End mount 26 comprises a mechanical, pneumatic, hydraulic, electrical, electromechanical or other suitable device, devices or combinations of devices to couple manipulator mounting 30 to segment 22. End mount 26 may allow movement of mounting 30 on or about mount 26 with respect to segment 22, or may fixedly couple mounting 30 to segment 22. End mount 26 further allows the continuation of wiring and other suitable electrical and/or electronic components to communicate digital and/or analog signals from segments 22 to manipulator mount 30.

Video camera 28 is coupled to manipulator mounting 30 and comprises any suitable video system for transmitting video to video interface 44. Video camera 28 may comprise any suitable image capture technology. In one embodiment, video camera 28 comprises a model designed for harsh environments, such as being outdoors at all times. In one embodiment, video camera 28 may further include a light source for illuminating the area in front of manipulator 50 to assist user 16 with controlling arm 12. The light source may optionally be movable independent of manipulator 50. Alternatively or in addition, the light source may comprise multiple light sources. Camera 28 may alternatively be coupled directly to mount 40 (as illustrated in FIGS. 4 and 50). In addition, multiple cameras 28 may be used to provide increased viewing options for user 16.

Manipulator mounting 30 comprises a mounting point for removably coupling one or more manipulators 50. Alternatively, manipulator mounting 30 may fixedly couple one or more manipulators 50. Manipulators 50 are described in greater detail in association with FIG. 2. Manipulator mounting 30 allows the continuation of wiring and other suitable electrical and/or electronic components to communicate digital and/or analog signals between end mount 24 and manipulator 50.

In one embodiment, mounting 30 comprises a multi-use mounting point for coupling a plurality of manipulators 50 and comprises a control linkage and a mechanical linkage. The control linkage comprises a suitable digital communications interface to send and receive data and commands between manipulator 50 and interfaces 44 and 46. Alternatively, the control linkage may comprise an analog, electromechanical, or a combination of one or more of analog, electromechanical and digital communications systems. The mechanical linkage comprises suitable physical and mechanical coupling for manipulator 50 to be coupled to mounting 30 and perform commands from control interface 46.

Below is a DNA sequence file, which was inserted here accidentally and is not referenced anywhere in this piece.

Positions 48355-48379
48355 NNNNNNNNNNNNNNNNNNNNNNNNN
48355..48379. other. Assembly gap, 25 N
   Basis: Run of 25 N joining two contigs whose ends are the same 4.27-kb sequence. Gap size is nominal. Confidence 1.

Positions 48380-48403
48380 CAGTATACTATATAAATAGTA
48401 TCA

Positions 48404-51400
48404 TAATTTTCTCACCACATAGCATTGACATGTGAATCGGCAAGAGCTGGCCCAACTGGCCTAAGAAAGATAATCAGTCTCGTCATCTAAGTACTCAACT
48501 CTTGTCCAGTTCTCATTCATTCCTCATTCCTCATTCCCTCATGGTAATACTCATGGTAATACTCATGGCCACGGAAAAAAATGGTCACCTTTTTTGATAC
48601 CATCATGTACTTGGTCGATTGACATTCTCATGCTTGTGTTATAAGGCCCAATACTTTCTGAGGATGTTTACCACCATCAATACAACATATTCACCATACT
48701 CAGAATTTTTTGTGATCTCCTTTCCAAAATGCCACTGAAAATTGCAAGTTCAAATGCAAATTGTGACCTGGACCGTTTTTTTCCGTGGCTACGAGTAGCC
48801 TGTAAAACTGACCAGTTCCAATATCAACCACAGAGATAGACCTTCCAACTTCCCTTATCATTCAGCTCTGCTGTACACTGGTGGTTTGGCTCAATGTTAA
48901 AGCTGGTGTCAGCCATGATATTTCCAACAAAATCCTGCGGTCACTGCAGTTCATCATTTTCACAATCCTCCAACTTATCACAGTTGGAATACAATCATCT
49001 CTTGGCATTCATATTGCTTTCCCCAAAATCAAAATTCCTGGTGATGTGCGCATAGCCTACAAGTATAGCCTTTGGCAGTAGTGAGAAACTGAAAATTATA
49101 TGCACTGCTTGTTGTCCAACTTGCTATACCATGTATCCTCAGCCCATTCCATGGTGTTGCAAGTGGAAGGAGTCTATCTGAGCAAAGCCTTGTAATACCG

Manipulator 50 comprises a mechanical, electromechanical, magnetic and/or other suitable devices for gripping, moving and otherwise manipulating objects, such as debris, bombs, animal carcasses and/or other items. Manipulator 50 is controlled via interfaces 44 and 46, and may communicate with interfaces 44 and 46 in a wired form via mounting 30 and/or wirelessly. Manipulator 50 is described in more detail in association with FIGS. 2 and 3.

Returning to vehicle 14, arm mount 40 comprises a mechanical, pneumatic, hydraulic, electrical or other suitable systems for fixedly or moveably coupling mounting element 20 to vehicle 14. Arm mount 40 further comprises wiring and other suitable electrical and/or electronic components to communicate digital and/or analog signals between mounting element 20 and interfaces 44 and 46. In one embodiment, mounting element 20 is operable to move on arm mount 40 generally horizontally along arm mount 40. For example, arm mount 40 may be mounted across the front of vehicle 14 and allow mounting element 20 and arm 12 to move across the front of vehicle 14 along arm mount 40. Alternatively, arm mount 40 may fixedly couple mounting element 20 to vehicle 14. Also alternatively, arm mount 40 may fixedly couple mounting element 20 in one dimension. In addition, mounting element 20 and arm 12 may be capable of retracting or otherwise moving into retraction portion 42. In general, mount 40 may allow arm 12 to move along mount 40 in one or more directions and may optionally support the ability of arm 12 to retract into retraction portion 42. In the embodiment of FIG. 4, mount 40 is illustrated on a police vehicle. In the embodiment of FIG. 5, mount 40 is the bumper or a portion of the undercarriage of a standard vehicle which mounting element 20 is coupled to.

Retraction portion 42 comprises a portion of vehicle 14 operable to allow arm 12 to retract and be stored under or within vehicle 14. For example, retraction portion 42 may comprise a space under vehicle 14 for storing arm 12 and a mechanical system for retracting and extending arm 12. Alternatively, as illustrated in FIG. 4, retraction portion may comprise a portion or area of mount 40 and/or vehicle 14 with space for storing arm 12. In addition, as illustrated in FIG. 5, retraction portion 42 may comprise an open area under vehicle 14 for storing arm 12.